New estate tax law allowing for the portability of a spouse’s estate tax exclusion has given many married couples the option of avoiding estate taxes without the cost and complexity of an irrevocable trust (typically referred to as an A-B trust) being established at the first spouse’s death. There are non-tax reasons why an irrevocable trust may still be advisable, which I won’t discuss in this post. However, there are broader issues to consider when analyzing the appropriateness of relying on portability.
Jeffrey Rennell, a nationally-known law school professor and estate planning expert, has noted that recent decades have seen significant changes in family demographics and structure. Historically, estate planners have structured revocable trusts to significantly limit the ability of the surviving spouse (usually the wife) to control trust funds, change distribution provisions, and govern the use of trust assets during the surviving spouse’s lifetime. This type of planning indicates, whether intentionally or not, a lack of trust in a spouse’s ability to manage trust assets, and to make wise decisions regarding the eventual distribution of trust property in light of possible changes in family circumstances. It also reflects an outdated view of women as being incapable of dealing with matters of wealth and finance.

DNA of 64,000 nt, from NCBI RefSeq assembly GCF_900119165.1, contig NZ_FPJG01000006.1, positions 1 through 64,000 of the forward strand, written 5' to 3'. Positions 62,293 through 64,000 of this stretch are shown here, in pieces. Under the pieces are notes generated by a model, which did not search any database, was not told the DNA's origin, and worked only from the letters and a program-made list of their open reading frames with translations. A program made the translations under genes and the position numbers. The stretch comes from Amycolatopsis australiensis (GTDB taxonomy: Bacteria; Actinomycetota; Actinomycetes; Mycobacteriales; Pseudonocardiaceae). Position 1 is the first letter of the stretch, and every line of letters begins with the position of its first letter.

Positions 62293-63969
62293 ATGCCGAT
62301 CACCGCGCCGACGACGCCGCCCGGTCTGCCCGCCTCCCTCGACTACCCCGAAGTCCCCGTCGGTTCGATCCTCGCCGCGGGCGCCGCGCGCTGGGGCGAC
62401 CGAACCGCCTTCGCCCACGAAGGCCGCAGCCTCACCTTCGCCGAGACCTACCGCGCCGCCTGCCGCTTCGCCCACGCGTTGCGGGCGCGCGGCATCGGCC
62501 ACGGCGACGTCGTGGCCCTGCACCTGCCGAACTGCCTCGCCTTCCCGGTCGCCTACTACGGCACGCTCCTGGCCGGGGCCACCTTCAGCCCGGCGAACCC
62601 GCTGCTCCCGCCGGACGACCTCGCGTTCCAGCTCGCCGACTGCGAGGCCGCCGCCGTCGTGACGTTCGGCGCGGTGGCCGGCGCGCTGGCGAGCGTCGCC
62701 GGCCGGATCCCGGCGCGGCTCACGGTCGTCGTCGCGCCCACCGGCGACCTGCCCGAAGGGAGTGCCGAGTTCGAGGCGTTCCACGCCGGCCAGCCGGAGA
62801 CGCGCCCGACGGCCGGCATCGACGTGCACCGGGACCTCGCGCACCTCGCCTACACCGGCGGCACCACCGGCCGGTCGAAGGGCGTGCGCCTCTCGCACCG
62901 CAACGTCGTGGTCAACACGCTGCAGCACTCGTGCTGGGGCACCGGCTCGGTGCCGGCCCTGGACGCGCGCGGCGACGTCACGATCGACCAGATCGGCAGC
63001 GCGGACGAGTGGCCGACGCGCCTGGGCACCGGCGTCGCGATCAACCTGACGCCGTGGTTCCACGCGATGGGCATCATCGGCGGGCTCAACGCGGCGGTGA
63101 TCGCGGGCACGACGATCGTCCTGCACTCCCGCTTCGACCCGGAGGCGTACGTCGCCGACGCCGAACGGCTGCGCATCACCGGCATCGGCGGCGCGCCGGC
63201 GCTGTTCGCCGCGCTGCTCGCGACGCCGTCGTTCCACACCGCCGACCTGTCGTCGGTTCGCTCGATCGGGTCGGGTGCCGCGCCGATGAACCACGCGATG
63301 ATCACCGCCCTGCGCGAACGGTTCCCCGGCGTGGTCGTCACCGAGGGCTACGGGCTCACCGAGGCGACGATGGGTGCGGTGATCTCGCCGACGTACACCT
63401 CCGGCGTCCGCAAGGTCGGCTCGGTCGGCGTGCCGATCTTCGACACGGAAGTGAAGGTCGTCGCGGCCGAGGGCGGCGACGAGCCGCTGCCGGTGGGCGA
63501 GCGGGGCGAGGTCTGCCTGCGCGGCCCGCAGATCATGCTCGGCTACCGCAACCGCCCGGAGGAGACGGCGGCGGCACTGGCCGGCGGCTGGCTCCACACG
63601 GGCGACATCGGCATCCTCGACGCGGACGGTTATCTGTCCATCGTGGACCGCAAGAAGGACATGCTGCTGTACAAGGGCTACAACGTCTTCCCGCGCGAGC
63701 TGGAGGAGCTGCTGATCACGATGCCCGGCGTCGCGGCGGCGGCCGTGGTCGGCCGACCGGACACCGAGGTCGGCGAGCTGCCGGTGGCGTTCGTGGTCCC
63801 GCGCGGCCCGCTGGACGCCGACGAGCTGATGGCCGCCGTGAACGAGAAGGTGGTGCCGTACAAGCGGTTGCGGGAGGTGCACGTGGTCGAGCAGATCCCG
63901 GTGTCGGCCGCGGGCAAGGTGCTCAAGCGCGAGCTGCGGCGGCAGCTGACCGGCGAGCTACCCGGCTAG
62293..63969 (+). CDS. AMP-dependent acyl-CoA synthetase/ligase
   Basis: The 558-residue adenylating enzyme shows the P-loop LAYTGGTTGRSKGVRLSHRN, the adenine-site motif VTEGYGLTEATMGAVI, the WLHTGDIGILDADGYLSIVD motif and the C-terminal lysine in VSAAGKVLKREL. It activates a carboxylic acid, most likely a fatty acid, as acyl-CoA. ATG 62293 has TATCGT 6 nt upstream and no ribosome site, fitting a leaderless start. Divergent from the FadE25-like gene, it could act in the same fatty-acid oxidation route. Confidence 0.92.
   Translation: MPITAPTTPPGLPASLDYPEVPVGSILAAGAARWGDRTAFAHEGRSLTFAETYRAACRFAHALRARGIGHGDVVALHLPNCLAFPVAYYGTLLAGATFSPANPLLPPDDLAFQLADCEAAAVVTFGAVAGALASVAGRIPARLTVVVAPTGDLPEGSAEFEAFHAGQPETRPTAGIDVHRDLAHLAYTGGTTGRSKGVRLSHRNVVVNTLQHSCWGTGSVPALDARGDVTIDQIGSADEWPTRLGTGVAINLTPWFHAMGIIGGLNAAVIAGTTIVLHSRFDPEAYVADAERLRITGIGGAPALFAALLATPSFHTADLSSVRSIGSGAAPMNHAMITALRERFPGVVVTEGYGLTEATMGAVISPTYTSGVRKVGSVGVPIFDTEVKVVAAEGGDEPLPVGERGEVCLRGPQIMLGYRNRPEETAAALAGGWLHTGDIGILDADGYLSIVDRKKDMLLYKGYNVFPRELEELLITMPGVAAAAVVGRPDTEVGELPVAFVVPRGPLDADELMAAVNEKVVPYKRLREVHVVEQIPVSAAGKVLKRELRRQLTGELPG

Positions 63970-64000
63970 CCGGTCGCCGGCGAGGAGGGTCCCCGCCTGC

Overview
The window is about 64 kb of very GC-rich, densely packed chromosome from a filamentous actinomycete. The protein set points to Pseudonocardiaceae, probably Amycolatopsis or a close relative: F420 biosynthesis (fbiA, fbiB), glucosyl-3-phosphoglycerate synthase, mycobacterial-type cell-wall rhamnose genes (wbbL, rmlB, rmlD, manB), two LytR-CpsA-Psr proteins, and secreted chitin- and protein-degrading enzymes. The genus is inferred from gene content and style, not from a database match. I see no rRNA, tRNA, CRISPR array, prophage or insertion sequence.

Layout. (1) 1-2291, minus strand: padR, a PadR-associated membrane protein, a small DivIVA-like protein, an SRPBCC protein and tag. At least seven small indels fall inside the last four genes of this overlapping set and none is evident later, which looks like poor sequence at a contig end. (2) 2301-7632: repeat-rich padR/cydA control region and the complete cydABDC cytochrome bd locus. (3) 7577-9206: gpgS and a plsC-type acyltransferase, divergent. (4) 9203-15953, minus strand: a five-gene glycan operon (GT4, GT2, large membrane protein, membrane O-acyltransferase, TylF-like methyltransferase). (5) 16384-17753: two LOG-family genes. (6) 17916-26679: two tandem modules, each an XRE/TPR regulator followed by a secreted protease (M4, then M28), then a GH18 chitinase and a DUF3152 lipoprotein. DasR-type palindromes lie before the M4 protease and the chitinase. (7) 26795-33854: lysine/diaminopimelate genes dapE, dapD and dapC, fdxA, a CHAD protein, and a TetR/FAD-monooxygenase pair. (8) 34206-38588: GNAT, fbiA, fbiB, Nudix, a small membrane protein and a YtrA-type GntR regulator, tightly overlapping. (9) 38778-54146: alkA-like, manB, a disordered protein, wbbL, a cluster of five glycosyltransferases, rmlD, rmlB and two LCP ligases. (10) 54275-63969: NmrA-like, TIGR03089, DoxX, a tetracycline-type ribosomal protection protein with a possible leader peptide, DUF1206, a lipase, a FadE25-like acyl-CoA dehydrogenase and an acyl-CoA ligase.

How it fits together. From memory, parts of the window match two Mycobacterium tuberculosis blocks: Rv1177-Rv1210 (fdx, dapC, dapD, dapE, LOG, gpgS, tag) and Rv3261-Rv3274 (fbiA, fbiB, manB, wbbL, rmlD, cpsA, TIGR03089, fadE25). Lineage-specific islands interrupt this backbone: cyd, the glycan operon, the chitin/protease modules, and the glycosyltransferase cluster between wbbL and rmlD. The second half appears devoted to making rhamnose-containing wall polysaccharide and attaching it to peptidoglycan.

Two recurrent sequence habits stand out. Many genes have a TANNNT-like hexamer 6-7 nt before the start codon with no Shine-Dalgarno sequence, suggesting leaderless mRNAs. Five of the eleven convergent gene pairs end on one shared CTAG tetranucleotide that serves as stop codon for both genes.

If a married couple trusts one another, these restrictive trust provisions may not be necessary. When dividing a revocable trust at the first spouse’s death is not necessary for estate tax purposes, clients should ask whether they trust their spouse to manage their property after their death, to make wise decisions regarding their descendants’ inheritances, and to protect trust assets from potential predators. This is not to suggest that clients ignore or minimize genuine risks. However, planning is for specific families, not theoretical circumstances, and plans should be carefully developed based on a reasonable analysis of risk and consequences and each family’s wishes and circumstances.